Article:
Russian lawmakers have enacted laws providing lifelong immunity from prosecution if and when he leaves office, according to reports.
Existing laws protect the incumbent president from responsibility for crimes committed during their tenure, but a group of parliament has proposed to extend these exemptions beyond the presidency. Moscow Times reported.
“The bill guarantees immunity to former presidents in addition to the terms of their presidential power,” Sen. Andrei Klishas, co-chair of the group, was quoted in addressing the reporter. “This expands the timeframe guaranteeing immunity for a president to stop exercising his power.”
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However, the measure would allow both houses of the Russian Parliament to strip the president’s immunity by a 2/3 majority within three months if it is accused of committing serious crimes, such as treason or other other felony.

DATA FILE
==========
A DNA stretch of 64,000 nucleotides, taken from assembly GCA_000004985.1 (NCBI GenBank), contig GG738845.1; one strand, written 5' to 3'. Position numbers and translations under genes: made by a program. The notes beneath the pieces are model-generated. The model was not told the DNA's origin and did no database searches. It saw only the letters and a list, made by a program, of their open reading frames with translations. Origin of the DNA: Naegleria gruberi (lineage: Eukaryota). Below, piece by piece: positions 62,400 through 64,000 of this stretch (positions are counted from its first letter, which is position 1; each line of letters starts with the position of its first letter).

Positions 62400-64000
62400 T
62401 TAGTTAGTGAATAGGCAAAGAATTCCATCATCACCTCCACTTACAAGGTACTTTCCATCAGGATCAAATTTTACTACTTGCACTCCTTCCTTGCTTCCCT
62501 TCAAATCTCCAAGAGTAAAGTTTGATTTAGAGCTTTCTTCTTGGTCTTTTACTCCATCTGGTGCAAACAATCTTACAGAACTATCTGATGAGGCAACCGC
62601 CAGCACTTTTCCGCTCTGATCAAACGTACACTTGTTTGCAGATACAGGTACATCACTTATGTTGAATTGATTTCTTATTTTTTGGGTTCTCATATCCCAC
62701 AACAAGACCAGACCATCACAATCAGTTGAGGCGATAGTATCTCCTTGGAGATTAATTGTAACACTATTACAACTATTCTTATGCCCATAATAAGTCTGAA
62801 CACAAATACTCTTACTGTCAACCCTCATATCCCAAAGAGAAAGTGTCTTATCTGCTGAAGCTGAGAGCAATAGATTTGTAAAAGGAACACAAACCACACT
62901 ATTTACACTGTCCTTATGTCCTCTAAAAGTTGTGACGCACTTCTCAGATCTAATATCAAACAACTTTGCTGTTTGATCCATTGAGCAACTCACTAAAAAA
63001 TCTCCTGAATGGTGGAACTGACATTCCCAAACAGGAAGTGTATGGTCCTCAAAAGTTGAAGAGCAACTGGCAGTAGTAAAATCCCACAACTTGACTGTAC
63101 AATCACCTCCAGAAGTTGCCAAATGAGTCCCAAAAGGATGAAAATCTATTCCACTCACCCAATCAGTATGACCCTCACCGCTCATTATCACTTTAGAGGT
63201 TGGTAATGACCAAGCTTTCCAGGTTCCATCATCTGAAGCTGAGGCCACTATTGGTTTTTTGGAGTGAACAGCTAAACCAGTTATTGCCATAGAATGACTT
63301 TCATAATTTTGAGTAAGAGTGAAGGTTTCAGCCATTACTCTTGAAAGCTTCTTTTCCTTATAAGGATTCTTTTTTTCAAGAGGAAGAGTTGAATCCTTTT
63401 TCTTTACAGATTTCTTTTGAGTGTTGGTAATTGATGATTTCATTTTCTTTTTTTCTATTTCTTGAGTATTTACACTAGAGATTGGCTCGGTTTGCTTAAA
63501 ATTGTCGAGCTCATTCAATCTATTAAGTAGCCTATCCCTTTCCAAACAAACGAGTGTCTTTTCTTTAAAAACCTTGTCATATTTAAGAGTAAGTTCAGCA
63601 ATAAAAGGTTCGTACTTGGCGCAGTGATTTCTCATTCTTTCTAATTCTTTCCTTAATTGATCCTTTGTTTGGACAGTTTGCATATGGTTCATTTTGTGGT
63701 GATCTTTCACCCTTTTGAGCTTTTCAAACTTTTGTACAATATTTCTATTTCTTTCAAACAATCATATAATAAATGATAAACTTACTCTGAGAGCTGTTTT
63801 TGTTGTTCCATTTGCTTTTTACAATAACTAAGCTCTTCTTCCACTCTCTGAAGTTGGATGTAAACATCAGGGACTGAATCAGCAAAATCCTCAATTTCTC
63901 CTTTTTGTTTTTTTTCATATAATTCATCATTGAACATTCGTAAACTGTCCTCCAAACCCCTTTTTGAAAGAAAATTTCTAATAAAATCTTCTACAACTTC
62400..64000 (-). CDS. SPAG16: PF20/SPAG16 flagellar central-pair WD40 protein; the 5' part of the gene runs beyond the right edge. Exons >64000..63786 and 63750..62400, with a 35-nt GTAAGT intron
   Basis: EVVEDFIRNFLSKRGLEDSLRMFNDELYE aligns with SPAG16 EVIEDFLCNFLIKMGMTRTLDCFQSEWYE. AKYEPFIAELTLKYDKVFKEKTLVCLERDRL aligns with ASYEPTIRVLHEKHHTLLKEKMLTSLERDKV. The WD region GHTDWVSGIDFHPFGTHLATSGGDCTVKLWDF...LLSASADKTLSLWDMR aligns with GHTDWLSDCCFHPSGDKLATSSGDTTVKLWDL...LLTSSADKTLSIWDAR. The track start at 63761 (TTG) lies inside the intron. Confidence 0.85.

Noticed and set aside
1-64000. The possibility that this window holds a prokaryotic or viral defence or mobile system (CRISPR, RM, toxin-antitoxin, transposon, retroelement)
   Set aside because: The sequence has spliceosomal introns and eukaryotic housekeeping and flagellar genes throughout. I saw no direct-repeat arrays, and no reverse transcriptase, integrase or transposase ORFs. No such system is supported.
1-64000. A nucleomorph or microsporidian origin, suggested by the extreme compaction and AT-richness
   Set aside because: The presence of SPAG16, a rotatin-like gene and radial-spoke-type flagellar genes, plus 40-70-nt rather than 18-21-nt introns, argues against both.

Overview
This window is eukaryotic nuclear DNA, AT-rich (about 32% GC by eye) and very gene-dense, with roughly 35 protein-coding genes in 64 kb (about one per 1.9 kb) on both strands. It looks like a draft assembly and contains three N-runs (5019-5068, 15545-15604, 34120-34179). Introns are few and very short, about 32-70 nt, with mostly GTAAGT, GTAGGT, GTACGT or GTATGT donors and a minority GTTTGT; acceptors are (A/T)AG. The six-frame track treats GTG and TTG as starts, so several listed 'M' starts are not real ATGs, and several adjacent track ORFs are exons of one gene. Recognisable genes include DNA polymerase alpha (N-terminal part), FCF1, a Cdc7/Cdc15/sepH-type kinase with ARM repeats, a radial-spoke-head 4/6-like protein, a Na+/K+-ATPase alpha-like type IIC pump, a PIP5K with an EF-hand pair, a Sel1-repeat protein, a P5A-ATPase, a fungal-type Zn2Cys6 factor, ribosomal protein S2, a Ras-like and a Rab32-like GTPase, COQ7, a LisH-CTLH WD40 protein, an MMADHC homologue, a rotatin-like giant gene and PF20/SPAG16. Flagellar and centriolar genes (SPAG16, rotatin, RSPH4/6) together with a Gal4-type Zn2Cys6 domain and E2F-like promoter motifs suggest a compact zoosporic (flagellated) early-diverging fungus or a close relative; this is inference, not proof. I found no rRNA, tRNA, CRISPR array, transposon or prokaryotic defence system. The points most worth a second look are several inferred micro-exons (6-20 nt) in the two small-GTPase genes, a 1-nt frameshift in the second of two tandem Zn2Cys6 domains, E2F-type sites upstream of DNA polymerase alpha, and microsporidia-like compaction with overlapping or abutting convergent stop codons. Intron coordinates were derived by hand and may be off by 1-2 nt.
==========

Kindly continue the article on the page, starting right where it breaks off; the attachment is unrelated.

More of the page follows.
Last week, Putin submitted a bill under a constitutional reform that would give the president a lifetime seat in the upper house after leaving office.
The Kremlin said in a press conference Thursday that many other countries provide lifetime guarantees to their former presidents.
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Political analysts believe Putin’s plan may be a means of stopping a “lame duck” term: he will choose a time to resign rather than expire and lose duty, Guardian reported.
These bills are part of the reforms Putin implemented after the constitutional amendment “reset” the presidential term limits, allowing him to continue running until the age of 84.
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The only living Russians who can take advantage of the new measures is Dmitry Medvedev, who served as president from 2008 to 2012 but gave up when Putin returned to office.